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President Biden honors Tree of Life victims, calls on those left behind to 'turn pain into purpose'

Julian Routh, Pittsburgh Post-Gazette on

Published in News & Features

PITTSBURGH — Marking the three-year anniversary of the mass shooting at Tree of Life synagogue on Oct. 27, 2018, that killed 11 worshippers and is believed to be the deadliest attack against Jews in American history, President Joe Biden said the day and its aftermath "remind all of us to embrace the better angels of our nature," to "turn pain into purpose" and to stand up against antisemitism with "clarity and conviction."

In a statement Wednesday, Biden recalled the morning a gunman attacked the synagogue — what was supposed to be a "peaceful Shabbat morning" — and "stole the lives of 11 souls in prayer."

Eleven others, the president added, managed to escape — "some with serious physical injuries, others with indelible scars of grief."

"The attack was the deadliest act of antisemitism in our nation’s history," Biden said. "It was an assault on members of the Tree of Life, New Light, and Dor Hadash congregations, the American Jewish community, and our country. And it was a reminder that hate never goes away, it only hides; and if we give hate oxygen, it can consume."

But in the days, weeks and months after the attack, the "unyielding character of a community" was revealed, Biden said. He cited "the first responders who rushed into harm’s way. The teenagers who organized a Havdalah vigil for a neighborhood in need. The art teacher who painted hearts and Stars of David in the windows of a local coffee shop. The designer who formed an iconic image that defined a city and inspired a nation with three simple words: stronger than hate."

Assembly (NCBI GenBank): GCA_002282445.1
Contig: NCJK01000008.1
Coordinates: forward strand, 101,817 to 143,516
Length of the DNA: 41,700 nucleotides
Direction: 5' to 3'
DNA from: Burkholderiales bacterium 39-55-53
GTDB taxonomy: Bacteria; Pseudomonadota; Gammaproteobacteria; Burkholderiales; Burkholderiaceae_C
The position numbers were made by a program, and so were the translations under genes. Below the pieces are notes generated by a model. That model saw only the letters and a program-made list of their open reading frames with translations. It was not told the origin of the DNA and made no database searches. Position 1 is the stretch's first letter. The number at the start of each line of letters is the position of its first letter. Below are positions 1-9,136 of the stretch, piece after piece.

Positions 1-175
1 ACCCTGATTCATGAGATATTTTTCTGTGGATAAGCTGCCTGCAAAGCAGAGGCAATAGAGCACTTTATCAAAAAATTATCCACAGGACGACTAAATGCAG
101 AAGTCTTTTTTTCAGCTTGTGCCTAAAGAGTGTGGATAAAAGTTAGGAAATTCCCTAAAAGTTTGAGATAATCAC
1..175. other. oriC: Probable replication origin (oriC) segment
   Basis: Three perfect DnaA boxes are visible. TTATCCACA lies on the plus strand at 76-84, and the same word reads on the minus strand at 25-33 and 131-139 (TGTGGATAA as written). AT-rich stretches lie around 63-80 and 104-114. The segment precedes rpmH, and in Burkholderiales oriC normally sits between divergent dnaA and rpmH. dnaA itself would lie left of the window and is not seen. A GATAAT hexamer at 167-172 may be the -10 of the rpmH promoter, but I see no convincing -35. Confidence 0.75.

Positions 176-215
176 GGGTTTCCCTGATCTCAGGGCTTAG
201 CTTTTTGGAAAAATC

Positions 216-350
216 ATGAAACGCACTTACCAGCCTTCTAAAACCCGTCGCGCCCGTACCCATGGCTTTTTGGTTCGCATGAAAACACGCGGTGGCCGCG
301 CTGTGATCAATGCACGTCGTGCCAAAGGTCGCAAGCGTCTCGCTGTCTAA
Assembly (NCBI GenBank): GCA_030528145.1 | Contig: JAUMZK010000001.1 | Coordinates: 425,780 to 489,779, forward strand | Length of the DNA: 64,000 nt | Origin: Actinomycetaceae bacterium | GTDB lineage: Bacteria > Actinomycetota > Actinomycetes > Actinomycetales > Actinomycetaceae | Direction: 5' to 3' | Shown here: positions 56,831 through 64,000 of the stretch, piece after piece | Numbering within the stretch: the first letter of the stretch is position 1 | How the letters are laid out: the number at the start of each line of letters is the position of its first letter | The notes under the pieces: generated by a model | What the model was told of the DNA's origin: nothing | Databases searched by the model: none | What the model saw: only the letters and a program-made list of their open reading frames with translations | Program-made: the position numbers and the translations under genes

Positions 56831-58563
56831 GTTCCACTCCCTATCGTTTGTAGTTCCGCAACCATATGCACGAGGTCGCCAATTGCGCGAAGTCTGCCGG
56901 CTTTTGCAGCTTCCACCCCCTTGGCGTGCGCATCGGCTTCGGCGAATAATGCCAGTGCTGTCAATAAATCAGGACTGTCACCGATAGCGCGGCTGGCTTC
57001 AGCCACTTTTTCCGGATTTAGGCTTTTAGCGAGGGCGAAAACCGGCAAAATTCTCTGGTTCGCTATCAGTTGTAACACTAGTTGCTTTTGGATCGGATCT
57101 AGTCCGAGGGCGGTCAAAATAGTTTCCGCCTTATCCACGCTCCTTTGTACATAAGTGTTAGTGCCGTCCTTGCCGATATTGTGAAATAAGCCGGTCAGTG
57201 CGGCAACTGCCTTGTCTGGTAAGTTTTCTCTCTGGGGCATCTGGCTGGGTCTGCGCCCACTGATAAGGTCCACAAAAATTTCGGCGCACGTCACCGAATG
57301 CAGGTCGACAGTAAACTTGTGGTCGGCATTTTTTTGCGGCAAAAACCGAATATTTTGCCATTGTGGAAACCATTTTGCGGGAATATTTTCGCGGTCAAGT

"That day and those that followed remind all of us to embrace the better angels of our nature — and to turn pain into purpose," Biden continued. "We must always stand up and speak out against antisemitism with clarity and conviction, and rally against the forces of hate in all its forms, because silence is complicity. We must recognize in others our shared humanity and strive to summon unexpected faith in unanticipated moments — in the hope that we might heal and rebuild."


Biden said that continues to be the work of his administration and that it's taken shape as "laying out our country’s first-ever comprehensive strategy to address domestic terrorism, signing legislation aimed at strengthening our efforts to counter unlawful acts of hate, taking executive actions to protect houses of worship, and pressing forward with executive and legislative action to reduce all forms of gun violence."

"This Shabbat, in synagogues around the country, worshipers will sing the timeless words from the Book of Proverbs: Eitz Chayim Hee La’machazikim Bah. 'It is a tree of life for those who hold fast to it,'" Biden said. "As we mark three years since this heinous attack, we resolve to remember the lives lost and commit to protecting a future worthy of their memories.

“May the survivors and the families of the victims hold fast to the teachings of their faith and find comfort in the embrace of their community and their country."


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